"Wow, have I been away from London that long? The buses now talk."
Peace is amused at my observation.
"Yeah, but it's no big deal. I doubt people really notice" She responds.
"Well, it'll be good for tourists and those tryin’ to find their way"

As the bus drives through the busy London roads I look around. All the people walking headed to one place from another. I look at the shops which will later become different shops, buildings which will become new apartments. I know change is inevitable there's always that part you that's slightly apprehensive about it.

I remember my secondary school years, when me and my school-mates would parade these streets on a Friday after school and spend the pocket-money we saved up. (It's still surprising I got pocket money from a father as strict as mine.) I remember the games-shop where I used to buy computer-games; now it's a wine bar. A part of me feels like this is not the London I grew up in. As I think about it everything seems so sterile to me. There's nothing around to that has emotional significance and very few things around bring back childhood memories.
I see some teens still in their uniform, the sight of them annoys me; their reckless manner in which they walk and talk; as if youth is something new and exclusively given to them. But I don't hold anything against them; after all I was once their age; and Peace, not too long ago was just like them. 

I press the bell to get off and tap Peace on her shoulder. We get down to the lower deck and just as the bus stops I see two scruffy looking schooling children run to where the exits are. They must be year 7s. You can tell by the size of their school bags, which are almost as big as them and their blazer sleeves which come past the wrist.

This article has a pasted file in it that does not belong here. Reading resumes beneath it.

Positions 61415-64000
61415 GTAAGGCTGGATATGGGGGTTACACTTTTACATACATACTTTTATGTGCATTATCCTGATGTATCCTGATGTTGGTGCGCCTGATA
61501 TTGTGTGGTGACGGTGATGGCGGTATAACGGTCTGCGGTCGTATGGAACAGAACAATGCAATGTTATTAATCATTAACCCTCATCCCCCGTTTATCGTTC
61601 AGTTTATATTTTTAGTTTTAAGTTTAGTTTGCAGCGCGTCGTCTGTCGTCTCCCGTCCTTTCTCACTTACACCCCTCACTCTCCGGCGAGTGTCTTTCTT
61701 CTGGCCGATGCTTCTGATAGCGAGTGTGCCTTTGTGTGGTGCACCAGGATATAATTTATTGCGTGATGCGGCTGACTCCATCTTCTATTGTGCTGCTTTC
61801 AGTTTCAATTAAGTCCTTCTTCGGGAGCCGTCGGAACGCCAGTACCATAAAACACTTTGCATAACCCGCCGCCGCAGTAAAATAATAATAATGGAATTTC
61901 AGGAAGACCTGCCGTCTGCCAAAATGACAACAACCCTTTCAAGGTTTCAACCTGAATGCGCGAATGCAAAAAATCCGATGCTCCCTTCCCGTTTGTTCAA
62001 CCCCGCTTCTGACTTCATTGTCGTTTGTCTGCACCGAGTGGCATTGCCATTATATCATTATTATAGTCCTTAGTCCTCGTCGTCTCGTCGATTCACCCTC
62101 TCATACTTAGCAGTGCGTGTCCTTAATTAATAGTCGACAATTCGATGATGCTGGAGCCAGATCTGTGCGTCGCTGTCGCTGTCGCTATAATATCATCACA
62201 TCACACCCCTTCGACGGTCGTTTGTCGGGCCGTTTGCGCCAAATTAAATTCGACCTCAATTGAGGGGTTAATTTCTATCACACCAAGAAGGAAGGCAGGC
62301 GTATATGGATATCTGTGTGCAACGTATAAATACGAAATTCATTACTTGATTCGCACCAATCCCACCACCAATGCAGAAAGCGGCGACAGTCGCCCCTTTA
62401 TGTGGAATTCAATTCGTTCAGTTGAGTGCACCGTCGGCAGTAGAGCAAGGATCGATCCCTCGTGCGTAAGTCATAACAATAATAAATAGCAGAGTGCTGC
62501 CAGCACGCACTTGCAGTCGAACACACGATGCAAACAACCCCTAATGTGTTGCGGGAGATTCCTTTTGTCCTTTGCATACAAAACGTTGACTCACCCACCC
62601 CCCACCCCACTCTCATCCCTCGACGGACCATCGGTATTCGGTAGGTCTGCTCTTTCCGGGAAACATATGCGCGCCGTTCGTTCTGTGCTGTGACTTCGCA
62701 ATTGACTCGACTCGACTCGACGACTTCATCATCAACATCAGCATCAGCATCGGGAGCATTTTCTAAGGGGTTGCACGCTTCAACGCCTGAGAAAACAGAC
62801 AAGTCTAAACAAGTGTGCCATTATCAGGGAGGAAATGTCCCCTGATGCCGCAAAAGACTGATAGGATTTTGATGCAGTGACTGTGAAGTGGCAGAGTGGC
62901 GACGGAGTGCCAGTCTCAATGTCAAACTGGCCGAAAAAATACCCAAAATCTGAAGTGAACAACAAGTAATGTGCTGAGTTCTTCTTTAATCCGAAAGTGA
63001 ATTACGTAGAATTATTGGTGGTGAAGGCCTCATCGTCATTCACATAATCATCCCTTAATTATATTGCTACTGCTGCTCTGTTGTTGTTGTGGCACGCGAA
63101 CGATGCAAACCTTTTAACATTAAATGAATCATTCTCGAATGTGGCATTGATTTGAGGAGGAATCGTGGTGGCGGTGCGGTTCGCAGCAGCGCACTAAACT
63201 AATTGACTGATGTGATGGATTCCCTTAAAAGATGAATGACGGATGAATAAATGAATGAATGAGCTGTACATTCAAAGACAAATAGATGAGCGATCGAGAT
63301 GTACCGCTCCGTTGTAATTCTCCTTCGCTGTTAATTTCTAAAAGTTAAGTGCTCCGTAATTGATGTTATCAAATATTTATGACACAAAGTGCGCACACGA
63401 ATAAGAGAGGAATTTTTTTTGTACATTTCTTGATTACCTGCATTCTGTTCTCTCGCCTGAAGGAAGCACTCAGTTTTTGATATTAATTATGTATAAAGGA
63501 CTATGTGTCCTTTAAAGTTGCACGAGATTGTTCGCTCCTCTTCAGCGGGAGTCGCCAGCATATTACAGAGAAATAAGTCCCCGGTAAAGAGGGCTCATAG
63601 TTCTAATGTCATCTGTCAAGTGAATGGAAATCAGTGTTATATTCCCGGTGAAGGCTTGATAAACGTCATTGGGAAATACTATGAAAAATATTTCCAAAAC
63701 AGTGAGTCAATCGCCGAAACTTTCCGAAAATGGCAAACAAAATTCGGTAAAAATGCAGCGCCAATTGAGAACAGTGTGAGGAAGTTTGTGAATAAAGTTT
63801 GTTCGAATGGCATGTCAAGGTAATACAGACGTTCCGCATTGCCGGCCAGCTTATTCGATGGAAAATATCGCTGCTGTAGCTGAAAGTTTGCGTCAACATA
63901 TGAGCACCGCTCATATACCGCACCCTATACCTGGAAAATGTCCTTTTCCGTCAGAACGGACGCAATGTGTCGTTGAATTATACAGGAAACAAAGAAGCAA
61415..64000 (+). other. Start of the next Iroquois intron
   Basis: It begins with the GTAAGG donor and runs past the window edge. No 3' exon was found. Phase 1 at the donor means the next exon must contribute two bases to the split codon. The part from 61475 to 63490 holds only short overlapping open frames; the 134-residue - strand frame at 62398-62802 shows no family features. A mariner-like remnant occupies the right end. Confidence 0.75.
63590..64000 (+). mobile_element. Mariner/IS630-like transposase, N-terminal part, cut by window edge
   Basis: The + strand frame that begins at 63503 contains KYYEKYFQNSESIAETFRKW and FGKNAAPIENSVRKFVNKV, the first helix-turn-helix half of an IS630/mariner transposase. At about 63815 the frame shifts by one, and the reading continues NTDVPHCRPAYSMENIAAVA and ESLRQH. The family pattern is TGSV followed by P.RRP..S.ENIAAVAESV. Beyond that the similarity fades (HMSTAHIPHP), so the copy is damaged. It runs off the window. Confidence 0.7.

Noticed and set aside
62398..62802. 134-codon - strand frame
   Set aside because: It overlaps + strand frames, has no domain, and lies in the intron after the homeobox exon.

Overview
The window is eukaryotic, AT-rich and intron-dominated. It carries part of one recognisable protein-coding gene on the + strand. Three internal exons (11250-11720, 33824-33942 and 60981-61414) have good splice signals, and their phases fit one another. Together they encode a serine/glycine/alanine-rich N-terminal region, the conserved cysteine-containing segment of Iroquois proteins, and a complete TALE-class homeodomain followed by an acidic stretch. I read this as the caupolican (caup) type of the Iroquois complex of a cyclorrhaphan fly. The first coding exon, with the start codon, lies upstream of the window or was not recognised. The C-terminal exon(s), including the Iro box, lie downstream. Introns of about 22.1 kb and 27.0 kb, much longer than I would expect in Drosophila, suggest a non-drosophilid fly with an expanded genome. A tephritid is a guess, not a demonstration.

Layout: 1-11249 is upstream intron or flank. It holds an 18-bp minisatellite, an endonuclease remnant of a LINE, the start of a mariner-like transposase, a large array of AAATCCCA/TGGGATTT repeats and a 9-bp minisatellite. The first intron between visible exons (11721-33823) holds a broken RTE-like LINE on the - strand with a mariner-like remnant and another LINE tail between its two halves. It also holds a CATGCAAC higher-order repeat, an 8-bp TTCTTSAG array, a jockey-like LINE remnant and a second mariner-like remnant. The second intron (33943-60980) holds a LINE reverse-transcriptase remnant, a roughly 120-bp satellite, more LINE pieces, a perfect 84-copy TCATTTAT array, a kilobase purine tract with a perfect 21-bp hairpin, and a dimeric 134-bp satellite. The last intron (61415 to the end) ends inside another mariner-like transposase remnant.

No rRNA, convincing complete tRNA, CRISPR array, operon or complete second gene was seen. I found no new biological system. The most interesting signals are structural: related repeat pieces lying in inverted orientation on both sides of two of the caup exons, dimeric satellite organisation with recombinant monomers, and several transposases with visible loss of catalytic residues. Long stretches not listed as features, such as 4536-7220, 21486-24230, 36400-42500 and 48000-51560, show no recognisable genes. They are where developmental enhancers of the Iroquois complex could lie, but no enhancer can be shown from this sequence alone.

It's obvious what they plan to do. This amuses me as they clearly haven't seen the inspector. The bus stops and the exit-doors open and in a flash they run on, whizzing past me and Peace and up the stairs. Peace steps off laughing; this scene is familiar to her seeing as she did this sometimes. The funny thing is she always had a valid bus-pass, but I guess her and her friends just liked the fun of it.
As the bus drives off again I look at the upper deck. The inspector has caught them.

"Shame" I say with a smile
"That's so like you Mikel, you're like a school prefect" Peace says. Peace has always been a bit of a rebel. At home she was our parent's princess but outside she was brat. It was mainly the fact that she never got caught out, but if I even tried to get into any mischief I got caught.

"Where we going?" Peace asks.
"We?" I reply. "We ain't going anywhere. I'm just going around and you're just following" I say jokingly.
"Whatever" she says.

As we walk along I see my old secondary school. The big black gates old looking building brings back memories. My school is the one thing still around which brings back good memories... and some bad ones too. I turn in the street leading to the school and enter the residential area called

Melleray Lane
. I remember how those who had left yr11 in our school used to call it '
Memory Lane
' on account of all the memories they've had here.

"Why are we coming here?" Peace asks. "Are you going to visit your old school?"
"No, but there's someone I wanna visit; a friend"

As I walk deeper in the residential area Peace and I reach his door.  My closest friend and yet my most distance role-model lives here. I always saw him as the second son my father never had...but always wanted.

I press the bell and a few long seconds later the door opens. A happy voice greets me and Peace.

"Hey!...So you've remember me today"

Monday, 4 October 2010

If Only You Knew...